Alex Chalk has made a good start as justice secretary. On Monday, MPs gave an unopposed second reading to the Victims and Prisoners Bill he had inherited from Dominic Raab. In a debate largely free from political rancour, just about everyone who spoke drew attention to a constituent who had been the victim of a serious crime.
The next day, Chalk dealt confidently with MPs’ questions. Asked specifically whether he would be going ahead with Raab’s Bill of Rights Bill, the justice secretary said he would be ‘looking carefully at the full range of the department’s work before setting out plans in detail’.
Since he is already up to speed on Ministry of Justice priorities, that can only mean Chalk is not yet ready to confirm that the bill is toast – either because the announcement has not yet been signed off by Downing Street or, more likely, it needs careful handling.
In response to Scottish nationalists who challenged his support for the home secretary’s Illegal Migration Bill, Chalk hit back by claiming, more than once, that the SNP seemed ‘hellbent on getting rid of jury trials’ – a reference to the Scottish government’s proposed pilot scheme for judge-alone rape trials.
On SLAPPs – lawsuits designed to block legitimate journalism – he promised a new statutory definition, an early dismissal process for unwarranted claims and protection against excessive legal costs. That, he disclosed, could be done as an amendment to a bill already before parliament. But Chalk stressed the need for caution: similar legislation elsewhere had produced unintended consequences.
His adept performance impressed Quentin Letts, the normally hard-to-please Times sketch writer, who thought Chalk could have been a potential party leader if his constituency had not been so marginal (‘safer seat could turn Chalk into big cheese’).
Meanwhile, the new justice secretary has given the green light to announcements that I suspect were becalmed in Raab’s in-tray. In a move to increase diversity, chartered legal executives will be eligible for appointment as recorders of the Crown court and judges of the Upper Tribunal.
The first consultation on open justice in more than a decade is inviting views on whether to extend broadcasting in the courts of England and Wales. There have been calls for criminal appeals to be televised, as well as prosecutors’ opening speeches in criminal trials and images of the defendant in court.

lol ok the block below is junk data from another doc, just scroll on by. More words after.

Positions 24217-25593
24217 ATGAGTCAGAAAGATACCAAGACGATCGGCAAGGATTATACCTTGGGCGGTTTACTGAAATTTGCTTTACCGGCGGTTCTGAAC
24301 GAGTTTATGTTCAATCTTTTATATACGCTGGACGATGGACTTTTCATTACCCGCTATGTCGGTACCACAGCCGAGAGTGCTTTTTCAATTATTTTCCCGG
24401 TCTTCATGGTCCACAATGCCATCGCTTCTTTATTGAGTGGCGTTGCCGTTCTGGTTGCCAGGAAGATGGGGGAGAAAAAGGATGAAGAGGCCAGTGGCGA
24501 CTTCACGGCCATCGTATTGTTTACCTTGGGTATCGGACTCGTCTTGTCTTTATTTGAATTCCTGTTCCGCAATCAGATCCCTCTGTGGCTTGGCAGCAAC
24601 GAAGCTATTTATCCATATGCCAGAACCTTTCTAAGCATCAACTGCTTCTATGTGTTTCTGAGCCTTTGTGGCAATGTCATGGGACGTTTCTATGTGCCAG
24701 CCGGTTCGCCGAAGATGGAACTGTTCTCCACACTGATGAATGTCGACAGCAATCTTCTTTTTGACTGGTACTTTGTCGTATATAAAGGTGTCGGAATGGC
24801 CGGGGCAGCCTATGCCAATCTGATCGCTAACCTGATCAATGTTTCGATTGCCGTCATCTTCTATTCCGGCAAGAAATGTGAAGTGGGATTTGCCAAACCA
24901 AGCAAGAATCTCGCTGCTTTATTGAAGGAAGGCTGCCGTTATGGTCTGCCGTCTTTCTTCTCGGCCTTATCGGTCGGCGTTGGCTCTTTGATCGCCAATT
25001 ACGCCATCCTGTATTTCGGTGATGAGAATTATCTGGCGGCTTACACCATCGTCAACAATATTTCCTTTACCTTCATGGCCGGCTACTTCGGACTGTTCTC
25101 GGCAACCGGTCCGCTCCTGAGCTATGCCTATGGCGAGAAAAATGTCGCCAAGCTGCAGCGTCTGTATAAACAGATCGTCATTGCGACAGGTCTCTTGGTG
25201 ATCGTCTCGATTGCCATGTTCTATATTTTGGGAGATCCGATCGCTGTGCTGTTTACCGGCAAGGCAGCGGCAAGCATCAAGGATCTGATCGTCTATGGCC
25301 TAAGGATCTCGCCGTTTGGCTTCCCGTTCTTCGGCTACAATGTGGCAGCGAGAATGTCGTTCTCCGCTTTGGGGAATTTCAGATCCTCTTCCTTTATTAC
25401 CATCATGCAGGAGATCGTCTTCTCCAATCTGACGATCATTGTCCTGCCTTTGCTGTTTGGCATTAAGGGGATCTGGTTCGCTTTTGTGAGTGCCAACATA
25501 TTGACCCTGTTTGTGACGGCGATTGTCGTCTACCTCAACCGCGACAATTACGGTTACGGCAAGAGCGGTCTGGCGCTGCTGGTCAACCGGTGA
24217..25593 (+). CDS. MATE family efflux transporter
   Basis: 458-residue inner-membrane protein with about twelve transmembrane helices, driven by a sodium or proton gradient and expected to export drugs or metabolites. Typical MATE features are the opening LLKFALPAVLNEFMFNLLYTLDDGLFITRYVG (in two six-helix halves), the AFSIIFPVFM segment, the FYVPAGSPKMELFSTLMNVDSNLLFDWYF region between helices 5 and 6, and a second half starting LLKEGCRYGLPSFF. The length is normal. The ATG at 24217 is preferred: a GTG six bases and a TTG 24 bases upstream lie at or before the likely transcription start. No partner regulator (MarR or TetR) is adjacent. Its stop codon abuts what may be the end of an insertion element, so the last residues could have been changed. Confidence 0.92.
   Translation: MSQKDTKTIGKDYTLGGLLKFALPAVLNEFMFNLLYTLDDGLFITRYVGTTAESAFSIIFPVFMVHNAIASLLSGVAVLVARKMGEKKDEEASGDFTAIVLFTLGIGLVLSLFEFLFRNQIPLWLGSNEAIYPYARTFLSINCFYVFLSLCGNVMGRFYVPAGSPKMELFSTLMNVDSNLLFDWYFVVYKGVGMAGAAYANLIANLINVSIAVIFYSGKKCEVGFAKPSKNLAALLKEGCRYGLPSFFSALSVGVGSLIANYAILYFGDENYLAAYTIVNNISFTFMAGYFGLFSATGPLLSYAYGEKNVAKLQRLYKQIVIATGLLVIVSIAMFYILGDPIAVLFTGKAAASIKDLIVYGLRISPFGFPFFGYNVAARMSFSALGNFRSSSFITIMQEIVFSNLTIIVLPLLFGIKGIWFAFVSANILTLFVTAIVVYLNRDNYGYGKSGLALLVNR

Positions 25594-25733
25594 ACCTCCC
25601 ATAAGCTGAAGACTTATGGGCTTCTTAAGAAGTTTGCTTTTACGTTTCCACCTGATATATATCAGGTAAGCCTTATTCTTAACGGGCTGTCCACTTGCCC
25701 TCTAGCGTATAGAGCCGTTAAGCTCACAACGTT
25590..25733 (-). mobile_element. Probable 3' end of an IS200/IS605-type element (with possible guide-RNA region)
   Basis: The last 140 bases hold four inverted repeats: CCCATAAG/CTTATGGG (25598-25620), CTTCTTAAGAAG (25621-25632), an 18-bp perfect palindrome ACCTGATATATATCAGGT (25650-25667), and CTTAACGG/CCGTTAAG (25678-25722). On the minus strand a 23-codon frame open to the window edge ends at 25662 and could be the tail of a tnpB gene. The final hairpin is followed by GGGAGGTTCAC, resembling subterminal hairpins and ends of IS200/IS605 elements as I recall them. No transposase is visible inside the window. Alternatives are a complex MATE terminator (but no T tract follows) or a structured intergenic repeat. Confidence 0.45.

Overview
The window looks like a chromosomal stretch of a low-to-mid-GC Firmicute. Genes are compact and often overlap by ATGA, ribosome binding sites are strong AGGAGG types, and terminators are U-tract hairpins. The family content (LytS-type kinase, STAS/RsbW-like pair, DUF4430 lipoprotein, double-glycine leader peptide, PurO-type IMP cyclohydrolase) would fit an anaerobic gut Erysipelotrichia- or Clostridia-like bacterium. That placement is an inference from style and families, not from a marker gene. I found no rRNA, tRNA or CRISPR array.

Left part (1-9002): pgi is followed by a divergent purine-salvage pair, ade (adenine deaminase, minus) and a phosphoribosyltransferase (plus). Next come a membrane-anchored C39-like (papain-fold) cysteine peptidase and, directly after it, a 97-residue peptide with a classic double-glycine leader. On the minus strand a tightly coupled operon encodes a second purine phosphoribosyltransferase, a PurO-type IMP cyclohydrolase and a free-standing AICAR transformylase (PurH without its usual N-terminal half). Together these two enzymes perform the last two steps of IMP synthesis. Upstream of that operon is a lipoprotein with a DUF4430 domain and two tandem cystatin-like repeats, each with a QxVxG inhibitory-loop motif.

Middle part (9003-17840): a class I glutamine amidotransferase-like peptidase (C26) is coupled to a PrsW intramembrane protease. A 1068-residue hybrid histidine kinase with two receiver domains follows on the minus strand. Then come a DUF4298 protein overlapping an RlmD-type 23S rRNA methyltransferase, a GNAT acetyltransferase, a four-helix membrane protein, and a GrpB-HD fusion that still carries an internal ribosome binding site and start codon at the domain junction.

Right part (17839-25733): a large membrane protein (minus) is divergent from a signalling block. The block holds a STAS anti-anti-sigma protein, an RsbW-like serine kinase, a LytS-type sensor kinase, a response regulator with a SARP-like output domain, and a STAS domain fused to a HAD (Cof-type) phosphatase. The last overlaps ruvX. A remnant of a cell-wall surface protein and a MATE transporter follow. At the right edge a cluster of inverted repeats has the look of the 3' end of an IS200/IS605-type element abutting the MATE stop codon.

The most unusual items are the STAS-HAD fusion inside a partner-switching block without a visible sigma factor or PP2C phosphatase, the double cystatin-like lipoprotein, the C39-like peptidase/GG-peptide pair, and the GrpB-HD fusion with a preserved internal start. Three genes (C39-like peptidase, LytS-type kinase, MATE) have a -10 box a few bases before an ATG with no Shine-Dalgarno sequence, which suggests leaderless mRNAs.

Chalk’s unique selling point on the criminal justice system is that he knows whereof he speaks. He understands the law of joint enterprise and knows better than to trample on judicial discretion. He has held ‘introductory meetings with the legal sector’ and looked forward to ‘engaging more with our excellent legal professionals in the weeks and months ahead’.
And, as he reminded us at the beginning of his speech on the victims bill, he was in practice at the criminal bar – telling MPs about two vulnerable young women who had been groomed, abducted and raped by five men. Chalk prosecuted them and justice was done.
‘In that case,’ he said, ‘it was only because all the moving parts of the system came together to support those vulnerable girls to give their best evidence that a just outcome was delivered.’ It must have been a long time ago.
What, though, is Chalk going to do about provisions in his bill that would allow him to call in ‘top-tier’ parole applications and decide them himself, subject only to a review by a tribunal that would know much less about the risks of an individual prisoner reoffending than the panel which first considered the case?
It was right to have a check and balance on decisions of the Parole Board, he said, but it had to be one that would work: ‘I am looking very closely at the operational aspects of this provision to ensure that it does what is intended, and provides that check and balance, while being deliverable and of course being consistent with the rule of law.’
That sounded like a potential reconsideration to me. There had been no pre-legislative scrutiny of the bill’s parole reforms and no consultation with the Parole Board or others working in the area. But Chalk remained committed to having a ‘second pair of eyes’ looking at the risk to the public and he accepted that ministers could not have the last word on what must ultimately be a judicial decision.
Another sign that Chalk is more willing to confront difficult issues than Raab had been was his willingness to think again about IPP prisoners – those detained indefinitely for ‘public protection’. This was ‘a stain on our justice system’, Chalk said, something that should never have happened.
‘I am considering carefully what the justice committee has to say about it,’ he added, ‘and I will be saying more about it in due course.’ So he should.